Coronavirus in Chile

How the Chilean Government Fights the Coronavirus

SANTIAGO – The Chilean government has received international praise for its handling of the COVID-19 pandemic as well as for its low mortality rate. Some experts disagree on the figures and the measures the Ministry of Health has taken. They warn that these decisions could end up having disastrous effects.

The COVID-19 pandemic is circling the globe. Some countries like Spain and Italy have been hit hard, others, less so. In some cases it’s luck and in others it seems to have to do with the measures those countries are taking (or not) to reduce the spread of the virus. From nationwide testing to mandatory quarantines, the implementation of these measures has been crucial to flattening the curve of new cases.

In Latin America, most countries have taken immediate action. Argentina and Peru completely closed down the countries and guaranteed money and supplies to their citizens. Other countries like Brazil and Ecuador have taken the minimal steps to halt the disease, and they have suffered the consequences.

Chile has received international praise for its low number of deaths in relation to the amount of infected. This has been attributed to an aggressive testing campaign and to the country’s healthcare system. In fact, these same low numbers recently inspired the government to lift some restrictions, a move that has some health professionals worried.

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Dynamic Quarantines

Minister of Health Jaime Mañalich has said that they are implementing a “dynamic quarantine,” which means that some municipalities will be placed in quarantine while others will have theirs lifted. These measures will be based on the amount of cases in the area, the state of the healthcare system, and the presence of citizens with COVID-19 risk factors.

The quarantine map, however, doesn’t always seem to follow these guidelines. As of this writing, the municipalities of Algarrobo, La Reina, Quinta Normal, Angol, and Curarrehue, among others, have had a rise in confirmed cases and passed the 40 infected for every 100,000 rate but still aren’t in quarantine.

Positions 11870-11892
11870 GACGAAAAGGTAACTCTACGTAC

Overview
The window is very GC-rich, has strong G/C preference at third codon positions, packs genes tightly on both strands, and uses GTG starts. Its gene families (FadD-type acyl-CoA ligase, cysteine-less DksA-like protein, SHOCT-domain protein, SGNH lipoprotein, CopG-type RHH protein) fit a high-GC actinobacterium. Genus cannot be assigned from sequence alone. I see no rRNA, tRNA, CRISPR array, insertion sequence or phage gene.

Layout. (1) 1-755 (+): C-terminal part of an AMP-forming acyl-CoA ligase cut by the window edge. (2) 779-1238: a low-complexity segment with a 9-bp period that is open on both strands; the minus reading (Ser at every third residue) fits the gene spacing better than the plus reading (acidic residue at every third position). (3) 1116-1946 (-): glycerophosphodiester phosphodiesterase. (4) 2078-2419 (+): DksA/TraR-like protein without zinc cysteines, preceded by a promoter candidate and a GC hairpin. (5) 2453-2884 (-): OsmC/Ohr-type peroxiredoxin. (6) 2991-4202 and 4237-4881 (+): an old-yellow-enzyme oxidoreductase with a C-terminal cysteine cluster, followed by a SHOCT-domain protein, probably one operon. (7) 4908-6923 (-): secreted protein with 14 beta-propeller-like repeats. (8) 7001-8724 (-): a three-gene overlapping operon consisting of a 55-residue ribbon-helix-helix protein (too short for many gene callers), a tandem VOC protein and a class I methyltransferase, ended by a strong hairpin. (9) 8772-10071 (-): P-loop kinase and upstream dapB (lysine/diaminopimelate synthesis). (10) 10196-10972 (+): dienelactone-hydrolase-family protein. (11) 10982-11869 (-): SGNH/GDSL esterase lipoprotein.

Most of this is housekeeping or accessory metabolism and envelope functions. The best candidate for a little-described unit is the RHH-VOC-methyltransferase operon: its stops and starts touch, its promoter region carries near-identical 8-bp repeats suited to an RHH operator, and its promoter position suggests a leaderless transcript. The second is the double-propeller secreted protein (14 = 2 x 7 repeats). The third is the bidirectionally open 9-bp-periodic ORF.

The sub secretary of Health, Paula Daza, said in an interview with daily La Tercera “The important thing is to diminish the spread of the virus.” According to Daza, a complete quarantine as impracticable due to the social and economic damage this can cause.

The dean of the science faculty at Mayor University, Doctor Enrique Paris, said, “It is not the same having 40 infected for every 100,000 people in Vitacura than in a municipality with fewer resources.” Referencing the devastating effects that the virus could have on these communities if it were to run rampant.

Chile Today contacted another health expert (who asked to remain anonymous due to his direct work for the Chilean government, hereafter “AE”), and he said, “Complete quarantines are very hard to maintain because they do too much damage both psychologically to citizens and economically to society. Because of this they should only be used as a last resort.” He added, “I think they [the government representatives] are doing it right. The idea of opening and closing municipalities according to the number of infected is good because it means that the numbers fall and the issues that come with a complete quarantine will be avoided.”

The Lack of Ventilators

One of the main issues is the lack of ventilators in the country. In Valparaíso, they only have enough resources for 22 critical cases, while Easter Island can only treat two. Meanwhile, in Arica they received 28 new ventilators, however 20 are ineffective against the coronavirus.

When the Ministry of Health was pushed on the issue it answered that it was currently in a “war” with other countries to obtain more ventilators from overseas. It had to go outside Chile due to national suppliers not being able to place an exact date on the arrival of the ventilators.